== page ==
Editor’s note: Michal Clements is co-author of Tuning into Mom and an independent management consultant, Los Angeles. This is an edited version of a post that originally appeared here under the title, “Driving innovation from B2B market research.” 

When conducting B2B market research for clients that sell to larger organizations (e.g., those with more than 1,000 employees), it’s typically a given that there are multiple decision-makers involved in choosing a vendor or service. For example, some combination of supply chain, purchasing, innovation/new product development, finance, marketing, operations, distribution and others can be important stakeholders.

One of the first tasks is to figure out which individuals are most knowledgeable on most aspects of the decision, as it will typically be impractical to gather insights from all impacted parties. It can be extremely challenging to determine this, as many people within these large companies don’t really know who the proper person is for certain types of decisions.

A software platform firm

I recently came across the need for multiple perspectives on an assignment for a client who is designing a new software and business platform that will serve two different user groups:

  1. a generalized audience of all employees; and
  2. a specific audience of the sales-force.

We began with a B2B methodology and interview design that called for us to divide our qualitative interviews among “headquarters” decision-makers for these two audiences. For this case, decision-makers are typically found in sales or operations executive management and in human resources. Our sample design plan called for us to split the interviews among these job roles and across a range of industries.

Headquarters decision-makers

We ran into challenges with completing the headquarters decision-maker interviews because the type of platform we were exploring is only used by around 15-25 percent of organizations. Also, use of the platform is not readily verified either by employees within large corporations or by public domain information. Because of this, my colleague Gratia Wright and I spent a lot of time reaching decision-makers in companies, only to find they don’t use the right type of platform. Even when we asked an initial qualifying question in phone calls, e-mails and conversations, we still often needed to have a conversation explaining the topic to the interviewee to verify if they use the type of platform we were investigating.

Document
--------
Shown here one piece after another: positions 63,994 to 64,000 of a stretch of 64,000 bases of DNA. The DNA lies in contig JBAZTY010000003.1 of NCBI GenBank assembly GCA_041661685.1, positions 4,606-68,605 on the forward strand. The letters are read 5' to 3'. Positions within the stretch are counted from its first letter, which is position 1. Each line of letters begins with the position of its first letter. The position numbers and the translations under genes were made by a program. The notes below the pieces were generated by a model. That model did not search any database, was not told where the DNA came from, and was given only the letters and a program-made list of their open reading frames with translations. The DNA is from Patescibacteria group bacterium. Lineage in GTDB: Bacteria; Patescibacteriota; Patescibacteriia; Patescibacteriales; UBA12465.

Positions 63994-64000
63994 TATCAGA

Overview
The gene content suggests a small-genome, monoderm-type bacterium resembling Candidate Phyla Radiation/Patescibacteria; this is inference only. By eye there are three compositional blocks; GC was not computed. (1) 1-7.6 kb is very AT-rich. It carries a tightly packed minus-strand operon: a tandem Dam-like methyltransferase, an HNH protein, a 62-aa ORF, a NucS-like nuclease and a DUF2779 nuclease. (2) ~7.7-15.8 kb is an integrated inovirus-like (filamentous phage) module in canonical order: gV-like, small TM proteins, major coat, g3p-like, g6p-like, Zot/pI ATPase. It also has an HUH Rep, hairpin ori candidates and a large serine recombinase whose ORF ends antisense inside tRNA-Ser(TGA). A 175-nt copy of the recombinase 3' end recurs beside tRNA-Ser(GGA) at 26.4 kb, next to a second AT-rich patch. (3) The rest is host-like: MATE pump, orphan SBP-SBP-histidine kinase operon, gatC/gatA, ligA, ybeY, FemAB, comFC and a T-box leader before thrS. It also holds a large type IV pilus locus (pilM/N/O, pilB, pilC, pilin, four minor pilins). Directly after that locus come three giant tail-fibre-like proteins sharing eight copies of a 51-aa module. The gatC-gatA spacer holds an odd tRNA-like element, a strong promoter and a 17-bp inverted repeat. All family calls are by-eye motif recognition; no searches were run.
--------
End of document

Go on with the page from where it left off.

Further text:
When we found the correct person, the interview went well, and we explored questions surrounding:

  • decision criteria;
  • decision process;
  • decision makers and timeline;
  • software platform providers they know of and considered;
  • how they learned about providers; and
  • features desired.

While finding the decision-maker “needle in a corporate haystack” is not unusual in B2B research, this assignment proved more challenging than we typically experience. With the first wave of interviews completed, we moved forward with summarizing the two types of headquarters decision-makers (sales and HR) and shared the results of the first wave with the clients.

The end users

After reviewing the results of the first wave, our client made the decision to focus on the sales software platform and generated a new set of questions that were more appropriately answered by an end user, like a sales manager or sales person. For instance, how (desktop, tablet, phone), when (time of day, day of week) and where (office, on the road, home) are they accessing the platform? Which platform(s) do they currently use for sales incentives? Is the platform integrated with training or stand alone, etc.?

In general, this type of user-level data provided a helpful, complementary perspective to the headquarter decision-makers, and this input was most beneficial for innovation. With this change in focus, Wright and I switched gears from interviewing headquarters decision-makers to sales team leaders and sales executives across multiple industries.

This change opened many more potential interviewees, and had a much faster qualification process because users could immediately answer the question as to whether they were using the desired type of platform today. We were able to complete the wave two research more quickly and obtain the answers needed for the client to move forward.

In this research case study, as in many others for B2B, getting the perspective of multiple decision-makers was critical. We appreciated the flexibility of our client team to work through the design changes and achieve the answers needed.

Equally important was adapting the sample to reflect the different objectives as we sequenced our learning. If we were to do this study again, we would likely start sooner with the end-user perspective to accelerate our work and learning. Even if objectives focus exclusively on more “headquarters” decision-making, we would still suggest including end user perspective.